TheStreet: So, springing off that point, it seems like the mindset of a lot of America is now, “We’re done with COVID.” But when you look at the vaccination rates, still only around 45% of all Americans are fully vaccinated and around 53% are at least partially vaccinated. Those numbers don’t sound anywhere near what we were told would be needed to achieve herd immunity. Are we wise to throw away our masks and forget about these measures?

Yang: I won’t mince words: I think that it’s too early for the us to be just going back to normal and tossing away masks and treating this like it’s gone. Unfortunately, I think the CDC has lost its vision of its mission, which is public health. So, they’re right in one way, which is if you’re vaccinated, your personal level of protection is pretty high. If you’re relatively healthy, and you’ve gotten vaccinated, it’s true that your chance of getting sick and dying from COVID drops to a very, very low number. On a personal level, their recommendation is scientifically supported. 

But that completely disregards the bigger picture, which is circulation of the virus in the population. Certainly the vaccines are not a 100% effective in preventing symptomatic infection, and they are probably are even less effective at preventing asymptomatic infection, so the vaccines don’t stop circulation by themselves and then there are many people who haven’t been vaccinated – by choice or not – children of course, most of them have not been vaccinated because it’s not available to them. 

And then there are significant numbers of people in whom the vaccine may not work. On transplant patients and patients with autoimmune diseases receiving treatments that weaken their immune system, for example, probably the vaccine has a minimal protective effect. They are kind of being ignored. We need to focus on stopping circulation of the virus to help them as well. So just saying that we can all go back to normal – that’s just really leaving those people out in the cold.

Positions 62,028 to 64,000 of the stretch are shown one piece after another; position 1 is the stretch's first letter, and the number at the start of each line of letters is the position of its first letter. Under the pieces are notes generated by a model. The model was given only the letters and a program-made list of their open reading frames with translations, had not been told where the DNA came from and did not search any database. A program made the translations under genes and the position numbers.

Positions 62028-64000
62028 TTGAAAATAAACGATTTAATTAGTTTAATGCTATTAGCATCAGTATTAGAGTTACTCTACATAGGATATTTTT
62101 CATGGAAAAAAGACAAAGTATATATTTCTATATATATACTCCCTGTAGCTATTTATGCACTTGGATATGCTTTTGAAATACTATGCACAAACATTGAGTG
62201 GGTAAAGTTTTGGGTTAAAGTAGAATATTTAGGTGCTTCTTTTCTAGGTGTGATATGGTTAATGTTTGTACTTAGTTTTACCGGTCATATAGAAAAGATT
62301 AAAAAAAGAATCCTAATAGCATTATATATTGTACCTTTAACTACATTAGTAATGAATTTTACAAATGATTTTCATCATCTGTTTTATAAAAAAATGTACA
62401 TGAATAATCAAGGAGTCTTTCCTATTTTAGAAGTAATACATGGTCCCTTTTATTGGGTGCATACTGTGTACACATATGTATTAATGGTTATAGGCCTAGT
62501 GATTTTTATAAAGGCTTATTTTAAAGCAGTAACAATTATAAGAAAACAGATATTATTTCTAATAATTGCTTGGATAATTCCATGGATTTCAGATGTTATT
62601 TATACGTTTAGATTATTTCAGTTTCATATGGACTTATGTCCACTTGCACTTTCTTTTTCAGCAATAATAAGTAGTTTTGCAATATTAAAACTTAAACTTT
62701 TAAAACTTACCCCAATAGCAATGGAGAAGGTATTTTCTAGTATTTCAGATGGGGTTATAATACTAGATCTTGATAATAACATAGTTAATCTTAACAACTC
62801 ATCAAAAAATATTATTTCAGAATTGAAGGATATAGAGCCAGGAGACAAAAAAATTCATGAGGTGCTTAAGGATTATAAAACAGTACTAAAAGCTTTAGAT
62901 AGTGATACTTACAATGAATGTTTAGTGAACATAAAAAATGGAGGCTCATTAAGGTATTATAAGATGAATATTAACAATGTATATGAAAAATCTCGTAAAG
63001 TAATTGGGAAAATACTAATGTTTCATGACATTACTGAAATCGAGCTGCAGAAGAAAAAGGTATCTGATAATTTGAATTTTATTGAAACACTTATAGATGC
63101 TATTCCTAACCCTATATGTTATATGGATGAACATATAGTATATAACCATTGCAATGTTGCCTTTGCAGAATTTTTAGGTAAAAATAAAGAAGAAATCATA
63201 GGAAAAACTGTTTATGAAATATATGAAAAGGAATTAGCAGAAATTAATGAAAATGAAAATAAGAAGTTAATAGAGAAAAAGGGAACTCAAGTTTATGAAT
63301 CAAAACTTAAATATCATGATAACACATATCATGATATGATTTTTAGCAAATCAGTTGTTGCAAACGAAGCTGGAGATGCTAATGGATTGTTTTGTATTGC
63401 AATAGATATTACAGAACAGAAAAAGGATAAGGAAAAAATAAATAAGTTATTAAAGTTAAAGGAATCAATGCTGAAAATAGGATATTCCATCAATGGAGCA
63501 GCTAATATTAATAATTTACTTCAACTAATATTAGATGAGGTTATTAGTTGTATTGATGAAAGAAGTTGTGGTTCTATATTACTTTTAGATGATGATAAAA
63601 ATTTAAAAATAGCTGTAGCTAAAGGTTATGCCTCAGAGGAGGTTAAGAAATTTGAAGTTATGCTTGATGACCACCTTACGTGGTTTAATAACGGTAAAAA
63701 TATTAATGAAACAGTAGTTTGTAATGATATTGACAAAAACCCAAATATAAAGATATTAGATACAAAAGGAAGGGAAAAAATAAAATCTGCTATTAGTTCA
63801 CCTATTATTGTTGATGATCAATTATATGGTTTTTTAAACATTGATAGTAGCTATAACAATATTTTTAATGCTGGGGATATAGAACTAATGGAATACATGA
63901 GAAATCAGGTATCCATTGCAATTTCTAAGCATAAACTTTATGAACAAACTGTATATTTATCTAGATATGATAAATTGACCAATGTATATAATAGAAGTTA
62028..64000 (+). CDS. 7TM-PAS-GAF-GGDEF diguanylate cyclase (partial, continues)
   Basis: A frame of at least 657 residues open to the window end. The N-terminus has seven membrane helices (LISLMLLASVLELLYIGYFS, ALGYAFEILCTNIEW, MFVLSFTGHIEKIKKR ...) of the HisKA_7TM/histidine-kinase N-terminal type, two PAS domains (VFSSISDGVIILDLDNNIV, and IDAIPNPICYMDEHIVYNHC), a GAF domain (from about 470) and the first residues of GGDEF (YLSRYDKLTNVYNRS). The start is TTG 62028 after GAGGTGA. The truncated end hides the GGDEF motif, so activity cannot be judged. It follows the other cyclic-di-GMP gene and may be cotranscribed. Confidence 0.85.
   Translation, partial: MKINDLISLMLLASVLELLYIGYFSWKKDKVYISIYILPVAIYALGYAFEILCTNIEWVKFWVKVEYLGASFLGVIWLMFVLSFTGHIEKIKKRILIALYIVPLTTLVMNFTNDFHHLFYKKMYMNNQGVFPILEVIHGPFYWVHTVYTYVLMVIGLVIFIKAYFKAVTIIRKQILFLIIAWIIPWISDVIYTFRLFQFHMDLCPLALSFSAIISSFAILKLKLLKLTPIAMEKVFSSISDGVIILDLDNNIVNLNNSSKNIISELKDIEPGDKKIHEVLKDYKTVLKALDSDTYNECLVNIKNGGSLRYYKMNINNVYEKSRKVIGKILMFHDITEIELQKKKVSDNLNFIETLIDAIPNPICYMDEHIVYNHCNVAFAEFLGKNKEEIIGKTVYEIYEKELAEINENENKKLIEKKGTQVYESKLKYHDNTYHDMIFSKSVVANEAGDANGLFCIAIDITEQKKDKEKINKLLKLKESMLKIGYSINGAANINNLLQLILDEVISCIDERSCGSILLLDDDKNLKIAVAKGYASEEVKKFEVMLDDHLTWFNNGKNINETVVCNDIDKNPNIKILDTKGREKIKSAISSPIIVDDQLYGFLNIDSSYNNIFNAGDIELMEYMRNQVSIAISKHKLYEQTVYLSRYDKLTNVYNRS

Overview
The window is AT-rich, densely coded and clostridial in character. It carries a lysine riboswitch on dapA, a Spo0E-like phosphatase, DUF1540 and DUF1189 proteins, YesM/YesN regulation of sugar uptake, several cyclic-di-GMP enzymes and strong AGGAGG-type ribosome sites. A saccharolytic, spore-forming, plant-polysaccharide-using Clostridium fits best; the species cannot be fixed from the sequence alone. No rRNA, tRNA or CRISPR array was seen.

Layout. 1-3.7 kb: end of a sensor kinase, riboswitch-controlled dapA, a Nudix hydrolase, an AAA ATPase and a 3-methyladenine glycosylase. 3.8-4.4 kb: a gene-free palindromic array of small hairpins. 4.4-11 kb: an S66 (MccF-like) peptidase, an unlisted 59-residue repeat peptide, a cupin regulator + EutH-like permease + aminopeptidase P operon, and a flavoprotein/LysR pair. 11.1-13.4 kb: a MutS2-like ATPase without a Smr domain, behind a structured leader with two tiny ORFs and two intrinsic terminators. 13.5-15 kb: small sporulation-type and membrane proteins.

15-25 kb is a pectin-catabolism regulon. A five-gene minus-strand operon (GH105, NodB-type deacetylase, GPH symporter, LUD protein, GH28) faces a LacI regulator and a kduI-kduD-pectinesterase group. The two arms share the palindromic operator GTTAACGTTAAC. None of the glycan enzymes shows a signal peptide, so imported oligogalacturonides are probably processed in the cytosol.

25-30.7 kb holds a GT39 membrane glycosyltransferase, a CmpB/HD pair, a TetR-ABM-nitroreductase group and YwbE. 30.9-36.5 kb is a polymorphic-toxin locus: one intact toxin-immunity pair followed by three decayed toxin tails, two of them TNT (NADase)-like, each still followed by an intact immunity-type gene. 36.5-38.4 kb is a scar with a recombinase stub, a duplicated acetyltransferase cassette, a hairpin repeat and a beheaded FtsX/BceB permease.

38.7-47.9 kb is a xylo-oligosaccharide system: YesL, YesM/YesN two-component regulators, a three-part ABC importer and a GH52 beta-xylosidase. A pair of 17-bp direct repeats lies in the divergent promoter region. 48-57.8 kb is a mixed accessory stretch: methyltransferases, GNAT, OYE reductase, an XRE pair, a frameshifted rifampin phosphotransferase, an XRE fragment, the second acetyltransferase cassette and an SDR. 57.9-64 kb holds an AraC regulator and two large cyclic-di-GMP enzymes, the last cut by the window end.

TheStreet: OK, with this question, you might laugh me off the phone. But we know that animals – even pets – can get this and some animals can pass it to people. We see a clear problem with mink. And, one of the main ideas of how this started -- though it's still unclear -- was the virus jumping from some animal to people. So, does it raise the threshold of what it would take to get to herd immunity if there could be reservoirs of animals with the virus?

Yang: That’s not a silly question at all. This is something that is thought about a lot when you’re thinking about trying to wipe a disease out of a population or out of humankind -- whether there is an animal reservoir or not. It’s something that’s considered. That’s why there was such an intensive effort at wiping out polio, because there was no animal reservoir. It’s only in humans.

So, it is relevant. As for how big a concern it is, it’s hard to say. Mink seem to be highly infectable and highly contagious with it. With dogs and cats, it’s probably shades of gray; it’s probably not black and white. Surely cats can get infected, and there’s been clear cases of them getting infected. The issue is how easily they can get infected and then transmit it back into humans. That is not very clear. I don’t think it’s very efficient, as opposed to, say, mink. But it is a consideration and something to think about. And, of course, one of the hallmarks of these coronaviruses is that they are so good at jumping across species, and it’s not clear why that’s the case... It’s not a silly question, it is actually pretty relevant. 

This story has been updated with a new introduction.